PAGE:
Abstract 26: Long-Term Prognosis Following Out-of-Hospital Cardiac Arrest: Role of Etiology and Initial Rhythm
Background: The proportion of out-of-hospital cardiac arrest due to non-shockable rhythms or non-cardiac etiology is increasing. Little is known about long-term prognosis following resuscitation, especially as it relates to the presenting rhythm or arrest etiology. We investigated long-term survival among those discharged alive following resuscitation overall and according to presenting rhythm and etiology.
Methods: We conducted a cohort investigation of all adults suffering out-of-hospital cardiac arrest in a large metropolitan EMS system between Jan 1,2001 and Dec 31,2009 who were resuscitated and discharged from hospital. We prospectively collected pre-hospital data including initial rhythm and arrest etiology. Long-term vital status was ascertained using death certificate records through Dec 31,2010. We used Kaplan Meier and Cox regression to evaluate survival.
Results: During the study period, 6149 adults received EMS resuscitation,of whom 4165 (69%) presented a non-shockable rhythm and 2198 (36%) had a non-cardiac etiology. A total of 1001 were discharged alive, of whom 316/1001 (32%) presented a non-shockable rhythm and 213/1001 (21%) had a non-cardiac etiology. Overall median survival was 9.8 yrs with 62% surviving >5-yrs after hospital discharge. Five-year survival was 42% for non-shockable rhythms compared to 71% for shockable rhythms,and 45% for non-cardiac etiology compared to 66% for cardiac etiology (p<0.01 respectively) (Fig1).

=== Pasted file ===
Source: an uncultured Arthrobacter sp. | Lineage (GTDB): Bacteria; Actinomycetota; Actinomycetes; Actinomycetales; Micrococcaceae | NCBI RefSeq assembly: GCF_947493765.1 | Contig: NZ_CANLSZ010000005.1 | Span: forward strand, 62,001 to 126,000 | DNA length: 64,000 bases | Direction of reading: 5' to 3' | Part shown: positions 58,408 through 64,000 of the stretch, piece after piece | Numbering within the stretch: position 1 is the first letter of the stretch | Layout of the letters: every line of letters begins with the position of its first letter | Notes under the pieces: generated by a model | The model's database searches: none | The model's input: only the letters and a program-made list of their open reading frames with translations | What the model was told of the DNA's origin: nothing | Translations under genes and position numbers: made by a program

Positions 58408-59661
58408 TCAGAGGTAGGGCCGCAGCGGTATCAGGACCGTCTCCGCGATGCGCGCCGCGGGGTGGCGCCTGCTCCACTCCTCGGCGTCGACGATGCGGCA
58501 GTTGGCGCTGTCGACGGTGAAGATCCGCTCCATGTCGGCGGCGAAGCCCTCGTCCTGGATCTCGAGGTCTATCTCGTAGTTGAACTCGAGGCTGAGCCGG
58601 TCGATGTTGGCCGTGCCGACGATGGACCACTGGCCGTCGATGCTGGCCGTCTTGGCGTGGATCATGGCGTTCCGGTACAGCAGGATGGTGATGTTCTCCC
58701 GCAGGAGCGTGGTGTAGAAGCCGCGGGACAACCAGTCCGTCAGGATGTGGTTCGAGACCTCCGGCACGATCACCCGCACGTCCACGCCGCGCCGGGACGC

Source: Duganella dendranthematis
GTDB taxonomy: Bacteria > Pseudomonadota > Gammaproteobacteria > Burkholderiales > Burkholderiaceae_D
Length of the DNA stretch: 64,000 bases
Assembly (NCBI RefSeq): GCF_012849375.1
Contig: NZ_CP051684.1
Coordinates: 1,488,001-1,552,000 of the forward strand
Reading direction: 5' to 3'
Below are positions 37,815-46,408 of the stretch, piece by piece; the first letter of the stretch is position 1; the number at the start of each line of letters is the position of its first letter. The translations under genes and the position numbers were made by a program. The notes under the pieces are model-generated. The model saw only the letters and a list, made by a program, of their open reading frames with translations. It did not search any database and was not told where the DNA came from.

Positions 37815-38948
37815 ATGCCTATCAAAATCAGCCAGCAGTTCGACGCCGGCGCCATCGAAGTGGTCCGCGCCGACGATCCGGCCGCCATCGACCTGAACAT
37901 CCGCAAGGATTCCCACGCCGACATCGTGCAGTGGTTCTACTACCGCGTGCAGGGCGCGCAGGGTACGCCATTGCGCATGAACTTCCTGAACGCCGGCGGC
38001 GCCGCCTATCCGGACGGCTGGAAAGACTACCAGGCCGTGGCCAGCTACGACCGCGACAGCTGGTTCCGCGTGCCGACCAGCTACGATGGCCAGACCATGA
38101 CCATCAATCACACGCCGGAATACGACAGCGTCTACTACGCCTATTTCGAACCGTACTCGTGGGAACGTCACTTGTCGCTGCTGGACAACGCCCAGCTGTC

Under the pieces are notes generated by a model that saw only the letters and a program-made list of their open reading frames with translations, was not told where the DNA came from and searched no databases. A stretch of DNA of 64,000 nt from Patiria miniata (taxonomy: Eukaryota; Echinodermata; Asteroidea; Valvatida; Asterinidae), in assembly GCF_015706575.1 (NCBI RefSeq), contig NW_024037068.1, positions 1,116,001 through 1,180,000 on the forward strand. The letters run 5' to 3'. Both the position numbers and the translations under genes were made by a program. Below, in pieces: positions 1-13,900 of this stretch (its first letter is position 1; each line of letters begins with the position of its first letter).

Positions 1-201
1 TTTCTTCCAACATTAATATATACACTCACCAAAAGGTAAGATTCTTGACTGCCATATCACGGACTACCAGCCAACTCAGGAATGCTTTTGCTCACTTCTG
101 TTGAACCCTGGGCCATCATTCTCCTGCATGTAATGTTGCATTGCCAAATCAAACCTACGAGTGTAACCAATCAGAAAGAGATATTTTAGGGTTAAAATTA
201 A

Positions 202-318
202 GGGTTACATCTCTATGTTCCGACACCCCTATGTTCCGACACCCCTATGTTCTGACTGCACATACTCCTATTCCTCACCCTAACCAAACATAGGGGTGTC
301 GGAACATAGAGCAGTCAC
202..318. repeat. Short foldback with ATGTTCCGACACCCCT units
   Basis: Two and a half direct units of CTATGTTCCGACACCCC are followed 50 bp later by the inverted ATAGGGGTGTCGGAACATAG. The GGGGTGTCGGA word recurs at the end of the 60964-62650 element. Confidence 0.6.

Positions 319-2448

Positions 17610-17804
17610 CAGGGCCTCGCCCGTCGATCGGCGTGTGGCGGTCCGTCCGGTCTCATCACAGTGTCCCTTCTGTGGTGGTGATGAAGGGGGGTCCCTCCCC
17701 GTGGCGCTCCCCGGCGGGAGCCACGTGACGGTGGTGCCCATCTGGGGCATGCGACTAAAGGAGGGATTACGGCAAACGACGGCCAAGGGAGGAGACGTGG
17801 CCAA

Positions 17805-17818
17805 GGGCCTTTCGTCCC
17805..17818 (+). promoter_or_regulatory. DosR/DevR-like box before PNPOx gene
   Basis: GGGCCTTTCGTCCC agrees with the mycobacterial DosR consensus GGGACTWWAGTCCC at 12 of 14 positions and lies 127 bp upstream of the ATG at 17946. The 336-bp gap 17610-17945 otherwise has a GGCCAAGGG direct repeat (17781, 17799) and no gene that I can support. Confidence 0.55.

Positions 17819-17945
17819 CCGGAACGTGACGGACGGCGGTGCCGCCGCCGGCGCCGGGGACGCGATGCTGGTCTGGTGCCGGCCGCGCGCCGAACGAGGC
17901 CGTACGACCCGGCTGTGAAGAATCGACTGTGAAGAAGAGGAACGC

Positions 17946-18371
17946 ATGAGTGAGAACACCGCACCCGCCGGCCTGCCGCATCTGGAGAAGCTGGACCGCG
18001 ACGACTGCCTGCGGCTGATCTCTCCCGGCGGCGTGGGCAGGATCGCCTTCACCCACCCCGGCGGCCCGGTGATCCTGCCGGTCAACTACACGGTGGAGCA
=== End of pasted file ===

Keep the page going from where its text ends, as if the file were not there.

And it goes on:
Conclusion: Cardiac arrest due to non-shockable rhythm or non-cardiac etiology comprises a substantial proportion of those who survive and are discharged from the hospital. Although long-term survival in these groups is less than their shockable or cardiac etiology counterparts, over half are alive 4 years following hospital discharge, a finding that suggests meaningful survival and supports continued efforts to improve resuscitation care for those with non-shockable rhythms or non-cardiac cause.
- © 2011 by American Heart Association, Inc.